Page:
Great Oscar Snubs Part 1: Top 10 Academy Award Nominated Films that Didn’t Win Anything

Posted by Wade Sheeler February 18, 2013 9 Comments 15775 views

With the 85th Annual Academy Awards just around the corner, I thought it would be fun to go through the Oscar records, dig through the piles of trivia, and create a couple lists culled from my hours of research- actually minutes of research, but hours of crossing titles off, adding titles, and shaking my head in awe at the HUNDREDS of deserving films left as Oscar Snubs.

What are your top Oscar Snubs? Tell us in the comments!

This list is highly subjective, since the massive list I pulled it from has many treasures that I’m sure arguably deserve better treatment than the ones listed here. I await your vitriol and your own lists. Here we go:

Oscar Snubs: Top 10 Academy Award Nominated Films that Didn’t Win Anything

The Manchurian Candidate (1962)

Still image from "The Manchurian Candidate"

The go-to touchstone for political conspiracy and paranoia, this smart and sinister thriller was only nominated for Supporting Actress (Angela Lansbury) and Editing, Time has been extra good for this John Frankenheimer masterpiece, but released at the height of the Cuban missile crisis, and still in release during Kennedy’s assassination, it hit too close to home for most audiences. BEST FILM WINNER: Lawrence of Arabia


The Elephant Man (1980)

Still image from "The Elephant Man"

David Lynch’s most commercial film is a sensitive and powerful story of the famously deformed man, treated from birth as a sideshow freak, all the way through his “rescue” and similarly questionable treatment as a celebrity, this Mel Brooks produced drama was at least nominated for Best Picture. But Elephant Man was also a part of the now famously embarrassing Oscar Year of 1980, when “Raging Bull” also failed to cop the Best Film Oscar. At least DeNiro walked away with Best Actor. BEST FILM WINNER: Ordinary People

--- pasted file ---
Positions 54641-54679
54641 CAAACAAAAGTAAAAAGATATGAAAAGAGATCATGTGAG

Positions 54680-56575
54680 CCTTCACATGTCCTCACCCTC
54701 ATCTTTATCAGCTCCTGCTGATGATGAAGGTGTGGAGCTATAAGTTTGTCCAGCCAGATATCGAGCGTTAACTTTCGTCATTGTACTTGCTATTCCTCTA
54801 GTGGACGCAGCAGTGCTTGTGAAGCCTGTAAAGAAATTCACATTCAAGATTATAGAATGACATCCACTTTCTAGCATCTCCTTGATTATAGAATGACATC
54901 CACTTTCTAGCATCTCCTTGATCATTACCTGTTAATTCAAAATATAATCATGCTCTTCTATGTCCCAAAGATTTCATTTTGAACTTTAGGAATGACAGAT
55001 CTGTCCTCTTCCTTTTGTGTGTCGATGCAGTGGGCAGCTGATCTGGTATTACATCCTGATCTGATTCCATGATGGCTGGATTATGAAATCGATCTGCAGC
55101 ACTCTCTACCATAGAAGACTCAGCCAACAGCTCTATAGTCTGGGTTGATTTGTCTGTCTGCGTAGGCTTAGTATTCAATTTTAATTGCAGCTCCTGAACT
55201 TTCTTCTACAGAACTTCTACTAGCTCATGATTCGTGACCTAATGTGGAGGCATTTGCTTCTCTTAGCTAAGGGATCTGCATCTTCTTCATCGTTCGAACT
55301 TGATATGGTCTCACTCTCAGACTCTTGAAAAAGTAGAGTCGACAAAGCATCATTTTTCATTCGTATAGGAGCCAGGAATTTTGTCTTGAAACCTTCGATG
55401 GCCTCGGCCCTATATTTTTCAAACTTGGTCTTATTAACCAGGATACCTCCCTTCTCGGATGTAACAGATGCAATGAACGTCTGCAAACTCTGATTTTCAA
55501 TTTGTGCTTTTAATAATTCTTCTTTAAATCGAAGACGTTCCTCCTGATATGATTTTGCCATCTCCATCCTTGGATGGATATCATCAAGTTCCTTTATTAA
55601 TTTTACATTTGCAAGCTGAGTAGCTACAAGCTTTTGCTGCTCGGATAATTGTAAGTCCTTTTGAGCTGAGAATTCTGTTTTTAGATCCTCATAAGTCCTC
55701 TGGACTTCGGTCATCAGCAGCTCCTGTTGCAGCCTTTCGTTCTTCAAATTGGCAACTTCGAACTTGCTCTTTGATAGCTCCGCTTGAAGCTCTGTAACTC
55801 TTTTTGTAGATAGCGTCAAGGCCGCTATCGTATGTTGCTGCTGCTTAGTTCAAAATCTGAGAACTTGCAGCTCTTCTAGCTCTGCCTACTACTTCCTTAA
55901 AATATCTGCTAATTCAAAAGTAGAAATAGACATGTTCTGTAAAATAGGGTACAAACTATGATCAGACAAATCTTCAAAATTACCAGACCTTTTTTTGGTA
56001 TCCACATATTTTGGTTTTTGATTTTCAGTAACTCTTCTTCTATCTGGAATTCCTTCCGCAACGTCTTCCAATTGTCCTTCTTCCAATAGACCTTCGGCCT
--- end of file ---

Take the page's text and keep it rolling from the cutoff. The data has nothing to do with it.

Taxi Driver (1976)

Still image from "Taxi Driver"

Speaking of DeNiro, his quintessential role as the “pushed to the edge” cab driver Travis Bickle not only did not garner him a Best Actor win, neither did Supporting Actress Jodie Foster, Director Martin Scorsese or the film itself. BEST FILM WINNER: Rocky, BEST ACTOR WINNER: Peter Finch, Network, BEST SUPPORTING ACTRESS WINNER: Beatrice Straight, Network

It’s a Wonderful Life (1946)

Still image from "It's a Wonderful Life"

Part of movie lore, we’ve all heard how this perennial classic only received a lukewarm response upon its release, but it still smarts when you realize actor Jimmy Stewart, Director Frank Capra and Writers Frances Goodrich & Albert Hackett received nada. BEST FILM WINNER: The Best Years of Our Lives

Seven Samurai (1954) – Released in the US: 1957

Still image from "Seven Samurai"

Arguably one of the greatest films of all time, this American western inspired story of tormented farmers hiring a band of Ronin to protect them from feudal bandits, it not only made Director Akira Kurosawa a household name in America, it spawned the inferior The Magnificent Seven, as well as a generation of western imitators. Not even nominated for Best Foreign Film, it didn’t make it to our shores until 1957, and even then was only nominated for Art Direction and Costume Design. It won nothing, but a special place in film lovers’ hearts. BEST FOREIGN FILM WINNER: La Strada, BEST FILM WINNER: Around the World in 80 Days